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Women, Gender, and the Palace Households in Ottoman Tunisia

Women, Gender, and the Palace Households in Ottoman Tunisia

This examination of Tunisia’s ruling family between 1700 and 1900 reveals the significance of the palace and the crucial political and economic roles women played in the family’s relationship with the imperial government.

September 2013
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287 pages | 6 x 9 | 12 photos, 7 line drawings, 2 maps, 7 tables |

In this first in-depth study of the ruling family of Tunisia in the eighteenth and nineteenth centuries, Kallander investigates the palace as a site of familial and political significance. Through extensive archival research, she elucidates the domestic economy of the palace as well as the changing relationship between the ruling family of Tunis and the government, thus revealing how the private space of the palace mirrored the public political space.

“Instead of viewing the period as merely a precursor to colonial occupation and the nation-state as emphasized in precolonial or nationalist histories, this narrative moves away from images of stagnation and dependency to insist upon dynamism,” Kallander explains. She delves deep into palace dynamics, comparing them to those of monarchies outside of the Ottoman Empire to find persuasive evidence of a global modernity. She demonstrates how upper-class Muslim women were active political players, exerting their power through displays of wealth such as consumerism and philanthropy. Ultimately, she creates a rich view of the Husaynid dynastic culture that will surprise many, and stimulate debate and further research among scholars of Ottoman Tunisia.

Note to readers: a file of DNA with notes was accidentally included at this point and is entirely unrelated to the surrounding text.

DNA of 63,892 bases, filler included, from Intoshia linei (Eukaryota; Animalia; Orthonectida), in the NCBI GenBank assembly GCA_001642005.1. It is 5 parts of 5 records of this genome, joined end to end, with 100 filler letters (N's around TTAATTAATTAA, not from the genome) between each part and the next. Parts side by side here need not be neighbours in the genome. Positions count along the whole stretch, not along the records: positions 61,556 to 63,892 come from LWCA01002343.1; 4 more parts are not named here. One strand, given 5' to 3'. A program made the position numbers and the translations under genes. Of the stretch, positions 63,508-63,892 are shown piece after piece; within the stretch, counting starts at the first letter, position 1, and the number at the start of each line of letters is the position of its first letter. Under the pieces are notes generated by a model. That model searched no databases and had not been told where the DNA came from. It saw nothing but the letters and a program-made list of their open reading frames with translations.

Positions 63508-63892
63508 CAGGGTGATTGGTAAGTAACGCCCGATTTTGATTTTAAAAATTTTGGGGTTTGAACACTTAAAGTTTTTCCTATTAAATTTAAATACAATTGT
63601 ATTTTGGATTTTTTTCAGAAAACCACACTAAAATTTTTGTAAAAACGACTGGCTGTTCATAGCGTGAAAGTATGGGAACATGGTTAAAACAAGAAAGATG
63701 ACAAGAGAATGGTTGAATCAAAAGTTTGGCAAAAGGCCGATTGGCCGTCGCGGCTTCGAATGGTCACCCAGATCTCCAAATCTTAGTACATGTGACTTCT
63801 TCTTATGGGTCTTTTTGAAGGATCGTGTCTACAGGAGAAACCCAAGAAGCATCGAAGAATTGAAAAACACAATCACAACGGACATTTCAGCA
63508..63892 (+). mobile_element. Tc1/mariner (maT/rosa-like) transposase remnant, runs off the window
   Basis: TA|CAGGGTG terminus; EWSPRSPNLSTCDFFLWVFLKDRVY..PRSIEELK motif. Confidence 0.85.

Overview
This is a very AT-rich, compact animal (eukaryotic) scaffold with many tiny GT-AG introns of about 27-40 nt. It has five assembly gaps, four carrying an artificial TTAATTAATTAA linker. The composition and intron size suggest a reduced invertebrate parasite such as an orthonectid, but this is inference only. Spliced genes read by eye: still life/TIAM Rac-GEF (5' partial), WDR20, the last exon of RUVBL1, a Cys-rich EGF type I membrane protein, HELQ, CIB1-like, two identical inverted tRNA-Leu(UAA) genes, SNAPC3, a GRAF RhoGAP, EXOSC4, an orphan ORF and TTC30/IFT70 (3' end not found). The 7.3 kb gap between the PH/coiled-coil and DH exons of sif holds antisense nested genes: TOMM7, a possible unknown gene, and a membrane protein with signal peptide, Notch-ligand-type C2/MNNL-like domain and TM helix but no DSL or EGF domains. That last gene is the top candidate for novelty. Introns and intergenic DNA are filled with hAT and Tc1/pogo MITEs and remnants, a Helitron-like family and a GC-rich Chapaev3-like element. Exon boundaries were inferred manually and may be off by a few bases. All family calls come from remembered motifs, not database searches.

List of Illustrations

Note on Transliteration



Part I. Family Foundations of Ottoman Rule

Introduction. Families, Households, and Palace Women in Early Modern Court Culture

Chapter 1. Family and the Politics of Marriage: The Early Ottoman Era in Tunis (1574–1756)

Part II. Family and Provincial Government, 1756–1840

Chapter 2. The Prosperous Palace

Chapter 3. Women's Worlds

Chapter 4. Beyond Bardo

Part III. Nineteenth century Transformations

Chapter 5. The Constitution, Financial Reform, and the Modern Family

Chapter 6. Inventing Dynastic Traditions: Family Politics of French Colonialism


Appendix 1. Genealogies

Appendix 2. Annual Expense Registers of the Palace Treasury

Appendix 3. Income and Expenditures of the Bey






Amy Aisen Kallander is Assistant Professor of Middle East History and affiliated faculty with the Women’s and Gender Studies Department at Syracuse University.


“[Kallander] deftly demonstrates that females of the household fit closely and naturally into practices that cemented Husaynid legitimacy. In a word, women, their public work and family relationships were integral to the longevity of Husaynid government.”
International Journal of Islamic Architecture


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This book may also be available on the following library platforms; check with your local library:
3M Cloud Library/bibliotheca
UPCC/Project Muse